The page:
Should we allow students to retest?

I once had the opportunity to hear Rick DuFour speak on this topic and the analogy he gave really hit home with me. He simply asked what happened when someone failed their driving test. Of course the audience responded they got to retake it…several times if necessary. He then asked, “Which one counted? Did you get an average of your scores?” Of course the response was the last test mattered;that was the score your received. I began to rethink my position on testing and revised my practice so that my focus was on mastery. I think we need to remember that when students fail it is not always just their fault. What role did I have in their not understanding? What challenges do they face at home…especially in the strained economic conditions many families face today Students who do not demonstrate mastery on my assessments (both tests and projects) are allowed to retake the test or revise their project after completing some time of support session. This could be a lunch review or study time verified by a n adult in their life.It will usually include a metcognitive reflection on why they think they did poorly. I am pleased to note that when my students take the district assessment as well as the state assessment they always score on average 10% and someitmes more above the average for my site. Therefore I think that retesting is an effective learning tool that is reflected in the “real” world. After all how many of us would have our jobs if we were never allowed the luxury of learning from our failures. As posted in an Edutopia discussion. If you have not yet checked out this site, you need to do so. Look for my colleague Heather otherwise  known as tweenteacher🙂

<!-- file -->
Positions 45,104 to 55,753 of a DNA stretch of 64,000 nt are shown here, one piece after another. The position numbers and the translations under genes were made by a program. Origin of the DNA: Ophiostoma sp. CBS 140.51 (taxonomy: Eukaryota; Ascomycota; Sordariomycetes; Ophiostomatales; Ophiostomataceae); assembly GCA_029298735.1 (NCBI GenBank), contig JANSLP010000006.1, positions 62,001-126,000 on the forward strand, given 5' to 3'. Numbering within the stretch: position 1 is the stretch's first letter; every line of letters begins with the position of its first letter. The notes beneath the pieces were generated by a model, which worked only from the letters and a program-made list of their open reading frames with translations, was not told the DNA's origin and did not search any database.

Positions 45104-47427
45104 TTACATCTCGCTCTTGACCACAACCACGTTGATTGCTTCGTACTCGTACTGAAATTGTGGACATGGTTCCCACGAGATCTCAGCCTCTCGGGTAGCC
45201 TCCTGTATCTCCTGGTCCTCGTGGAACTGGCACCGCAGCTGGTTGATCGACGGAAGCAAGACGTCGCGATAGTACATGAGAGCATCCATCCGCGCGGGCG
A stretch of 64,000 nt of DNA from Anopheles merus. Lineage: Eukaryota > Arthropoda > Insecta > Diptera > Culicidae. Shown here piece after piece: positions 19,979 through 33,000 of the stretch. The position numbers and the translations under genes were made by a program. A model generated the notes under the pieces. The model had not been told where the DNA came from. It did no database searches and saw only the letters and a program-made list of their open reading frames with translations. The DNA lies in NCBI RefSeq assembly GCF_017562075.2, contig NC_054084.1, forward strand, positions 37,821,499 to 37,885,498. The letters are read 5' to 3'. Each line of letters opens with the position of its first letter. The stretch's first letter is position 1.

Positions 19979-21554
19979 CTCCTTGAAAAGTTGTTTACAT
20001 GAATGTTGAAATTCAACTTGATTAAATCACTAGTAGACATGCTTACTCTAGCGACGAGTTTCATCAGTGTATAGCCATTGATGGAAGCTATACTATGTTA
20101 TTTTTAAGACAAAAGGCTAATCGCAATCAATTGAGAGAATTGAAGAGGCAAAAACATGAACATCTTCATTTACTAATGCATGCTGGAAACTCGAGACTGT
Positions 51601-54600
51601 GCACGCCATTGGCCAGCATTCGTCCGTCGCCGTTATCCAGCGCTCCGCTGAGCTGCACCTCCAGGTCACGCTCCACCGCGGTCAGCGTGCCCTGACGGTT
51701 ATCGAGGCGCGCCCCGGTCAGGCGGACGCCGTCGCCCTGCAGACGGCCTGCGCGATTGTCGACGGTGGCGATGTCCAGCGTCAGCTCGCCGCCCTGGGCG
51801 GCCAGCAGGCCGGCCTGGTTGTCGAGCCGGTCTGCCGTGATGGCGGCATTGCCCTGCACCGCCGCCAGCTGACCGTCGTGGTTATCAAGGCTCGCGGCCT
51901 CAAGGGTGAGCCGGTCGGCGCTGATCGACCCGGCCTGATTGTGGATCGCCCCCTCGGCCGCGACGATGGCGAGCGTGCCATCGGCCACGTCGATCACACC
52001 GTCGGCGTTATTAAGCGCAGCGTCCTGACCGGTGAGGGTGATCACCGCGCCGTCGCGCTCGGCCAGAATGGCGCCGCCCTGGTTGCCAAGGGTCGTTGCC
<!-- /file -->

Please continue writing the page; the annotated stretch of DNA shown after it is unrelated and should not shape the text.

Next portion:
2 Responses to “Should we allow students to retest?”

  1. Heather Wolpert-Gawron Says:

    And then there’s also the reconceptualization (is that a word?) for our current grading practices all together. How can a kid rebound from a test in the beginning of the quarter that equals the same weight as one at the end of the quarter? Do not the tests at the end really assess the students’ true learning? That’s the hope anyway.

    Shouldn’t a student who started out poor and end strong, end on a strong note and not the average of the two? We’re dinging kids on not knowing as much earlier in the quarter.

    Is this fair? More importantly, is this helping our students?

    Thank for the shout out and the cool post.

    -Heather Wolpert-Gawron
    aka Tweenteacher

    • strategicteaching Says:

      “Do not the tests at the end really assess the students’ true learning?” Only if they are cumulative…many tests are focused on assessment of a fixed range of learning…I am moving more and more towards seeing authentic assessments as a more valid representation of deep learning. Traditional pen and paper tests are more and more a formative tool for me as I determine what needs to be retaught . I see them as an evaluative tool for my practice as well as for the current knowledge of my students. I am in flux in this area. Have you read Reeve’s article The Case Against Zero?”

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